It's been awhile since I last posted about the US commemorative coin ephemera I have collected over the years, so I decided it was time to "dive into the box" and see if I could find something interesting to present! Hopefully, you'll agree that I was successful in my search!
The Stone Mountain Confederate Monumental Association (SMCMA) tried many ways to promote/market its 1925 half dollar back in the mid-1920s. It did not, however, create custom packaging for its coins - this was left to private concerns that supported the Association's efforts and purchased large quantities of its coins to either giveaway or market on their own.
When I took an interest in the paperwork and holders associated with the classic era commemorative coins, I became aware of a particular distribution card that was used to market and deliver examples of the Stone Mountain half dollar. As I searched for a nice example of the card, more than one dealer told me that it was used to help sell/distribute the coins back in 1925/26. I also read published articles that described the card along similar lines. I accepted this information as fact as I had no reason to doubt it. My curiosity about the card, however, lead me to conduct my own research on it and I came to realize that it has a very different origin story from what I had been told.
The distribution card I am referring to is shown below, it is the "Bernard Baruch Collection" holder.
Bernard Baruch was a very successful financier who developed his personal fortune via investments in the stock market. His success in personal and corporate finance led to his serving as an advisor to US Presidents Woodrow Wilson, Franklin Delano Roosevelt and Harry Truman and to serving in multiple appointed positions during World War I, World War II and in the post-War period. During WWI, for example, he was appointed as the head of the War Industries Board which coordinated the wartime production of strategic American industries. After World War II, he served as the US Ambassador to the UN Atomic Energy Commission.Bernard BaruchBernard Baruch Stone Mountain Half Dollar Special Distribution CardCitizens and Southern National Bank Envelope for Baruch Distribution Card1925 Stone Mountain Half Dollar Attached to Distribution Card
It is known that Baruch personally purchased a large quantity of the Stone Mountain coins to support the SMCMA during the time of its active marketing of the coin; he also served as the honorary chairman of a New York committee organized to promote sales of the coin. Depending on the reference consulted, the number of coins he was reported to have purchased ranged from a low of 1,000 to a high of 100,000. I would suggest a quantity of 10,000 based on the quantity included in his 1956 donation. (See below.)New York Stone Mountain Half Dollar Committee Coin Holder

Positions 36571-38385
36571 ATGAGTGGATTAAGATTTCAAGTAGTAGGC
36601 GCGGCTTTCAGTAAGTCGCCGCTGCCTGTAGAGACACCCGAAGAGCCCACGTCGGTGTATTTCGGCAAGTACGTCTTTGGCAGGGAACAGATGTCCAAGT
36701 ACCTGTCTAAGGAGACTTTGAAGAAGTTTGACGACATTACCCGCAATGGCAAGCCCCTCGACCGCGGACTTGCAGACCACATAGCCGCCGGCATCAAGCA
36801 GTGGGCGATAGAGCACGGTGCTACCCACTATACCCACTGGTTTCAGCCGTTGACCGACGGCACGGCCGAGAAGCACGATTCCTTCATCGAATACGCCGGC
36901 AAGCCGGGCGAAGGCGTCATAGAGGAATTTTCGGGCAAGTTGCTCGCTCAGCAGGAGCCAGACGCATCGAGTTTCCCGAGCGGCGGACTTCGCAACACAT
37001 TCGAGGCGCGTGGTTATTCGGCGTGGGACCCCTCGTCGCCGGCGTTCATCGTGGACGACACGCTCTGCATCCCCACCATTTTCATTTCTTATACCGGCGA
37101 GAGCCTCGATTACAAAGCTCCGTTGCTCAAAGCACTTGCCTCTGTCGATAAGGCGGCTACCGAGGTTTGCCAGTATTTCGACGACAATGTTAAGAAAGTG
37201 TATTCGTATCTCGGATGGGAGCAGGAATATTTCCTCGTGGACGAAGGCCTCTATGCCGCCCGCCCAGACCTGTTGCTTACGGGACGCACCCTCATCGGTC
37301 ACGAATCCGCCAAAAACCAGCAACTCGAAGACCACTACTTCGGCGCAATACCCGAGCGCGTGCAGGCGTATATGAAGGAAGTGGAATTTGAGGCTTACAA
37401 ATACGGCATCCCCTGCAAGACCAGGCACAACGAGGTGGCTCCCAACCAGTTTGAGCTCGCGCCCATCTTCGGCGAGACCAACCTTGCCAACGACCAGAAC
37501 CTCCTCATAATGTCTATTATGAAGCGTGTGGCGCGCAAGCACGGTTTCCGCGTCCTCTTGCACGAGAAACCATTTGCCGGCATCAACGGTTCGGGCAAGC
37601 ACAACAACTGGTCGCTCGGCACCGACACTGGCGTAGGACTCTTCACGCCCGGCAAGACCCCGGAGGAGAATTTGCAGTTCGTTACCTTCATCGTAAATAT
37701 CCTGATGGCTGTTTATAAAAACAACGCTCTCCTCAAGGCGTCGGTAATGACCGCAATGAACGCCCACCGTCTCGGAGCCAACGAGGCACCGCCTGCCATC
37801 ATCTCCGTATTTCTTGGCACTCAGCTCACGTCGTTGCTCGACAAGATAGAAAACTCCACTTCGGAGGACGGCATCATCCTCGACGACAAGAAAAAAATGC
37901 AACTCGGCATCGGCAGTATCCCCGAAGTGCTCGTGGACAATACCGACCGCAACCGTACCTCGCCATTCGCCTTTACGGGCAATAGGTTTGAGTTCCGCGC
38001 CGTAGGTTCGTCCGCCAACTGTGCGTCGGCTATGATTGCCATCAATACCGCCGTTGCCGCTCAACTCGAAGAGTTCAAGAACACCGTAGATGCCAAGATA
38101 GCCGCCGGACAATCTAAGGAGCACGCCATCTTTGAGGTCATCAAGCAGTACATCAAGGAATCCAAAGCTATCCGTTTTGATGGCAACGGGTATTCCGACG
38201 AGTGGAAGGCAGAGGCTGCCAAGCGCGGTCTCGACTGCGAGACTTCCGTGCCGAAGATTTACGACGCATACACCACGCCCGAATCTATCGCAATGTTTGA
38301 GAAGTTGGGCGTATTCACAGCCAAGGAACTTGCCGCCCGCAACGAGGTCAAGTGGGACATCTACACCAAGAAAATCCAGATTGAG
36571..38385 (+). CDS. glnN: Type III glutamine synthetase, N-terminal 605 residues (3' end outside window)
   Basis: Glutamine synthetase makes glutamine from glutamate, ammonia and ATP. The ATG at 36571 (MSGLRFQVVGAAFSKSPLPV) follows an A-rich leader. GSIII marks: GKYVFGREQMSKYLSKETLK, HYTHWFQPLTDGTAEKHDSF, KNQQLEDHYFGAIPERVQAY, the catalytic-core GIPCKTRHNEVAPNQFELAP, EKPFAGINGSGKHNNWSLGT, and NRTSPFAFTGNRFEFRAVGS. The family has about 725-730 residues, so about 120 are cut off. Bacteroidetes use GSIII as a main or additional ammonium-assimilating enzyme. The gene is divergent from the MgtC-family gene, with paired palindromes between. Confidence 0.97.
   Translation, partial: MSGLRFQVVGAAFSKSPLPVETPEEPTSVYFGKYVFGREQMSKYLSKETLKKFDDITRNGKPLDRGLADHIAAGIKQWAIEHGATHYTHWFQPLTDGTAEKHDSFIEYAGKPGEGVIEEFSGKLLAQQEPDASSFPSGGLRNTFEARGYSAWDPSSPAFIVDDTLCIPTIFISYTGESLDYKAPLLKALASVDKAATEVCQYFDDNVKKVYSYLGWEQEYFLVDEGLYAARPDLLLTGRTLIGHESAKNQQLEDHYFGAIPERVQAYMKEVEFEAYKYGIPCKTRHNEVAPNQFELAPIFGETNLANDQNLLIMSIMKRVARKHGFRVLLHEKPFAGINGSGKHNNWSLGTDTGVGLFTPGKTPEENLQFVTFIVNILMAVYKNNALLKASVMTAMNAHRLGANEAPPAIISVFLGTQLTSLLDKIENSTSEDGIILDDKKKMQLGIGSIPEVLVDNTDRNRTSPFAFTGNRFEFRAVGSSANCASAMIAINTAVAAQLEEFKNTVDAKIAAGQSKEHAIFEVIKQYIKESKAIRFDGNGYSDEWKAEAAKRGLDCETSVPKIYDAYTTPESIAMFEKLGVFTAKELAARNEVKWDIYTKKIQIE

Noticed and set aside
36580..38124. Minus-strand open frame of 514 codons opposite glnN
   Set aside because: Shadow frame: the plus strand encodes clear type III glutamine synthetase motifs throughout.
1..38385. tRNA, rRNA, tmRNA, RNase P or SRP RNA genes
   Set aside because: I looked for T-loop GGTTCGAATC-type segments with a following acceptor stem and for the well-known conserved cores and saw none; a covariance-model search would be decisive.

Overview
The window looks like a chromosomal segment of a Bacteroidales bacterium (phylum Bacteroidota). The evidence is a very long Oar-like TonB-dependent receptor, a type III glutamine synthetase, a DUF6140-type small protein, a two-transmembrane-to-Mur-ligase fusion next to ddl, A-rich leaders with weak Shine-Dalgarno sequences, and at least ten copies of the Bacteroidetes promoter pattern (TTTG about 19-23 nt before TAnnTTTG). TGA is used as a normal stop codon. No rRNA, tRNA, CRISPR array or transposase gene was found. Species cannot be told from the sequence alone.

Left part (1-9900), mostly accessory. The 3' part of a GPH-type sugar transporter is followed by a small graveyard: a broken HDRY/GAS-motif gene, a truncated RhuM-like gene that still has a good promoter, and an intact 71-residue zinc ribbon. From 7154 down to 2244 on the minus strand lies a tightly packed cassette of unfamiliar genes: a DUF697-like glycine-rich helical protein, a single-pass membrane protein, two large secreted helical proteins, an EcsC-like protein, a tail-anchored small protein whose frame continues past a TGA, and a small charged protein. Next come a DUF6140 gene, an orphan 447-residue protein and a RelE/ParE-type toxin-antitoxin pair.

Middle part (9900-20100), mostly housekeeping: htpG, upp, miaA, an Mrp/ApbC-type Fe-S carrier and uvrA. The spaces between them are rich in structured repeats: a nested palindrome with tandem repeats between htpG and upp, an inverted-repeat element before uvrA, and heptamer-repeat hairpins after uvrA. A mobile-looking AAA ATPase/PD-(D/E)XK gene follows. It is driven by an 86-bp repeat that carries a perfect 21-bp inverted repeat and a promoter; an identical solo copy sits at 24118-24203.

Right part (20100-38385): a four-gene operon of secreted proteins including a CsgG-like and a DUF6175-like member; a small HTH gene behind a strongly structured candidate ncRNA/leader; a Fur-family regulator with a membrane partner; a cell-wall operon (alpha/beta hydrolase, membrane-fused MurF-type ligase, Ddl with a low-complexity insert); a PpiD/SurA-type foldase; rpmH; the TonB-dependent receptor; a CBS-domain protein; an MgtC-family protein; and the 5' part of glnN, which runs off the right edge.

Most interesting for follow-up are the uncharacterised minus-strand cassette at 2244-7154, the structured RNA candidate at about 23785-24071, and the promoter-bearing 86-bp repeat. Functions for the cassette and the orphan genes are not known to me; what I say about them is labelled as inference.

Though I tried for years, I struck out purchasing a clean example of the holder from a dealer or via eBay - in my experience, many come dirty, torn and/or folded - but I did finally find one being offered in a StacksBowers auction several years ago.
The catalog described the coin as a "splendid Gem warmly toned and attractive." It graded the coin as MS-66. I didn't agree with either assessment at the time and I still don't today! But, my interest in the lot was in the holder and envelope - each of which was in excellent shape. Also, the coin was still in the cellophane sleeve that it originally came in (attached via staple to the holder) and was still intact. I turned out to be the high bidder on the lot and it was soon on its way to me.
Of note, the lot description for the coin and holder stated, "According to the Swiatek-Breen commemorative reference, the distribution of Bernard Baruch's coins took place in 1928." You can't always believe what's printed in an auction catalog!
The holder was created in the 1950s not 1925 or during the late 1920s. In 1956, Baruch donated 9,000 Stone Mountain half dollars to the United Daughters of the Confederacy (UDC) to be sold by the group to help raise funds for the construction of its new headquarters building in Richmond, VA. Baruch donated the coins to the UDC in memory of his late mother, Mrs. Simon Baruch, who had been a UDC member.
The coins were stored in the vaults of Citizens and Southern National Bank in Atlanta, Georgia, and were distributed by the bank. Special cards were printed to hold the Baruch coins, with the coin being placed in a cellophane envelope that was stapled to the card. Card and coin were then placed in an envelope with the bank's name and location. As can be seen on the card holder, the coins were sold at a price of $3.25 each. As a point of comparison, in 1956, an uncirculated Stone Mountain half dollar generally retailed for between $2.00 and $2.50.
So, sale of the coins aided two distinct construction projects. The original sale of the coins generated funds for use by the SMCMA in achieving its objective of creating the Stone Mountain monument, and the subsequent sale, roughly 30 years later, which helped raise money to support the construction of a UDC headquarters building - a numismatic double dip!
For more of my posts about the Stone Mountain Half Dollar and associated ephemera, see: Read More: Commems Collection